The Alito Opportunity

Samuel Alito’s nomination shows that conservatives aren’t interested in conserving much of anything.

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For anyone paying attention, it has been obvious for a long time that conservatives who claim that they support “judicial restraint” and oppose “legislating from the bench” mean no such thing. Those phrases—like “ownership society,” “personal accounts,” “tax relief,” “school choice,” “color-blindness,” “opportunity zones,” “devolution,” “streamlining government bureaucracy” and so on—are hollow sales pitches explicitly intended to mask an unpopular plan of action behind a misleading catch phrase that sounds beguiling. In each case, the agenda is invariably to roll back government and strengthen the hand of private interests. As Cass Sunstein noted a couple of years ago, “The Rehnquist Court has struck down at least 26 federal enactments since 1995—a record of activism against the national legislative branch.” (His outstanding book released this summer, Radicals in Robes: Why Extreme Right-Wing Courts Are Wrong For America, couldn’t have been timed much better).

Dahlia Lithwick’s Slate piece suggests that there’s a huge opportunity to educate the public about the difference between what conservatives say and how they act. She writes:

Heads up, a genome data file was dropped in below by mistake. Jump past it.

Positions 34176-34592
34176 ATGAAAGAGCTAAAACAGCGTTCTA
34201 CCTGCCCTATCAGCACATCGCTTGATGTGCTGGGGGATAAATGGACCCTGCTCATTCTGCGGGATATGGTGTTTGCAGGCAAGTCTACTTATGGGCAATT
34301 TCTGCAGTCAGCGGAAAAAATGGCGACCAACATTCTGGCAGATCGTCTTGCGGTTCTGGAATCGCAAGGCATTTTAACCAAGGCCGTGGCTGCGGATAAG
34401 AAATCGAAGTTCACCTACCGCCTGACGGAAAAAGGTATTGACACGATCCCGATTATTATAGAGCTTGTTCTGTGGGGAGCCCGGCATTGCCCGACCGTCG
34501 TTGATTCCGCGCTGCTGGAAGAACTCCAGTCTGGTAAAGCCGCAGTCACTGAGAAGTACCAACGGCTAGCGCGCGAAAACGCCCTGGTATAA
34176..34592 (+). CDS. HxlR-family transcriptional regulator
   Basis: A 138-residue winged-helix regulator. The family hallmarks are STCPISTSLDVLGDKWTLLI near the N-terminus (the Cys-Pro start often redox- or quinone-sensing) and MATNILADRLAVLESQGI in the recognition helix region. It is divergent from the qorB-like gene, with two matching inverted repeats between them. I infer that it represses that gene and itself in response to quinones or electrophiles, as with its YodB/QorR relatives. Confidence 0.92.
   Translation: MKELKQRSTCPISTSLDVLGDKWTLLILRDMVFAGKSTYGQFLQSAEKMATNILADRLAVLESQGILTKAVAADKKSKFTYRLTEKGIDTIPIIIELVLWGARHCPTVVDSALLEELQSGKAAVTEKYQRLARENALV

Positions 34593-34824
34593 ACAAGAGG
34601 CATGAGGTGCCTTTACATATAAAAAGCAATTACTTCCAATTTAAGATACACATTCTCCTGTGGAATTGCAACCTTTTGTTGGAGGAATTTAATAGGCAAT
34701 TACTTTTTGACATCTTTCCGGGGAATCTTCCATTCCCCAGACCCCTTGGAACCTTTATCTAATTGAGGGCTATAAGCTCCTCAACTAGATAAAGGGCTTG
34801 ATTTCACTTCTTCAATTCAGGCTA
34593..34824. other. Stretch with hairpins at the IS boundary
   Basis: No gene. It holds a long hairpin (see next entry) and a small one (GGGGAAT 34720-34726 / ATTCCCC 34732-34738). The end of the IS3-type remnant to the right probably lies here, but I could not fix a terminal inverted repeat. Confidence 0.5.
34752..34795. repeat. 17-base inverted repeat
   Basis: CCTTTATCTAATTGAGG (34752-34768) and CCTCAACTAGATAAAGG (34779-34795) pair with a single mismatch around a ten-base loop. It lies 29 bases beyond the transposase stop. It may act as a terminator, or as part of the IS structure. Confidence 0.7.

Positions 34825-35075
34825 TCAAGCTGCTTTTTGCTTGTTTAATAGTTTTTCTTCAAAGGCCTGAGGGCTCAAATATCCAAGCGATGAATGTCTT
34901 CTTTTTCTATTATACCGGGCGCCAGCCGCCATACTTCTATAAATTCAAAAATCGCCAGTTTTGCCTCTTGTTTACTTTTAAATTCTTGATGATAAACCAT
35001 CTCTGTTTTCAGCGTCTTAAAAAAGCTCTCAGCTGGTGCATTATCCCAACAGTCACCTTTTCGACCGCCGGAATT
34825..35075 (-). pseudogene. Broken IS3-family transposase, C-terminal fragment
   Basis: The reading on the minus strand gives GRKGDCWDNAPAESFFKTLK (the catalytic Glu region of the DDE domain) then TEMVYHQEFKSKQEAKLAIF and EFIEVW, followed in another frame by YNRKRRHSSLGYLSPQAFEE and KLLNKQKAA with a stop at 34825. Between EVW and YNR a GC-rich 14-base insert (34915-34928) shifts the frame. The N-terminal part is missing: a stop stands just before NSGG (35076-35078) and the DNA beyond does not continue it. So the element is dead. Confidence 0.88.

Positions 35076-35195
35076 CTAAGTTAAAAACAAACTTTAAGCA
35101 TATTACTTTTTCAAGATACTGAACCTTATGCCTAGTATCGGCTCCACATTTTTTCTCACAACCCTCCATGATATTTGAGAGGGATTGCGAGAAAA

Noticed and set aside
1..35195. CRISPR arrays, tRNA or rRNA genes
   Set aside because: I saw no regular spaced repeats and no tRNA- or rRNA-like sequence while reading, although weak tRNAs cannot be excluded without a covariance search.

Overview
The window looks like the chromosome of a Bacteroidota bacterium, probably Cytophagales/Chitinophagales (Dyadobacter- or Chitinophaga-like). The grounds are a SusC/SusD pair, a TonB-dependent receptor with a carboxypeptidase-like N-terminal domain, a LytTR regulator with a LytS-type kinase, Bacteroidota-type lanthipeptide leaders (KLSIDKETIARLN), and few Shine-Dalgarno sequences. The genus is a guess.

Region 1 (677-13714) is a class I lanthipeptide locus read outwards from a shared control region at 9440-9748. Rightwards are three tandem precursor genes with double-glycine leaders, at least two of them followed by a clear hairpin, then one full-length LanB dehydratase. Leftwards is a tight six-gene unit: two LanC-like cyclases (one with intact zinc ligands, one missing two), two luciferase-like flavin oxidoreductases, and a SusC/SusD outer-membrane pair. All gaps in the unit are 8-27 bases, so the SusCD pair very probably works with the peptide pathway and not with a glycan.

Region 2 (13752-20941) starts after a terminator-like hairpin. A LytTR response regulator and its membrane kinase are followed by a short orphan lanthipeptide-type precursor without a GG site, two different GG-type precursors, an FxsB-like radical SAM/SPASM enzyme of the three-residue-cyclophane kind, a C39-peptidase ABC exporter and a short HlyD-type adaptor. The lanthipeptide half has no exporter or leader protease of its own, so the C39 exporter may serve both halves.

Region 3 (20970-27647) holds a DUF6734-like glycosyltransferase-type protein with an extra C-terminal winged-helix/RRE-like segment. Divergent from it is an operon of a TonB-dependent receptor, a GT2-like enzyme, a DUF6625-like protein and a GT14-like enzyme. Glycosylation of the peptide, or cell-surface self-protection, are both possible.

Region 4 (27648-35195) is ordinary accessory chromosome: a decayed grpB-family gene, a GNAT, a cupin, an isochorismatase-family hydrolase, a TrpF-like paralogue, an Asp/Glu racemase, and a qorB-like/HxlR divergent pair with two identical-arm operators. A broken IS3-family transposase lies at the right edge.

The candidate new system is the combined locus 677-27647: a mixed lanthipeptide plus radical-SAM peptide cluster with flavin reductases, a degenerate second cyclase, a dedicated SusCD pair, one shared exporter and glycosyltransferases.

Alito is the kind of ‘restrained’ jurist who isn’t above striking down acts of Congress whenever they offend him. Bush noted this morning: ‘He has a deep understanding of the proper role of judges in our society. He understands that judges are to interpret the laws, not to impose their preferences or priorities on the people.’ Except, of course, that Alito doesn’t think Congress has the power to regulate machine-gun possession, or to broadly enforce the Family and Medical Leave Act, or to enact race or gender discrimination laws that might be effective in remedying race and gender discrimination, or to tackle monopolists. Alito thus neatly joins the ranks of right-wing activists in the battle to limit the power of Congress and diminish the efficacy of the judiciary. In that sense Bush has pulled off the perfect Halloween maneuver: He’s managed the trick of getting his sticky scandals off the front pages, and the treat of a right-wing activist dressed up as a constitutional minimalist.

There’s a pattern here that extends far beyond the courts. Conservatives say they want to strengthen Social Security, but they try to weaken it instead. Conservatives say they want to propose making agencies like FEMA more efficient by outsourcing its work, but they just gut it instead. Conservatives want judges who confine themselves to “umpiring,” but have just chosen a nominee to the Supreme Court who has repeatedly tried to rewrite the rulebook crafted by elected officials. Win or lose on this nomination, it’s another golden opportunity to connect the dots and show that modern-day conservatism has no interest in conserving anything.

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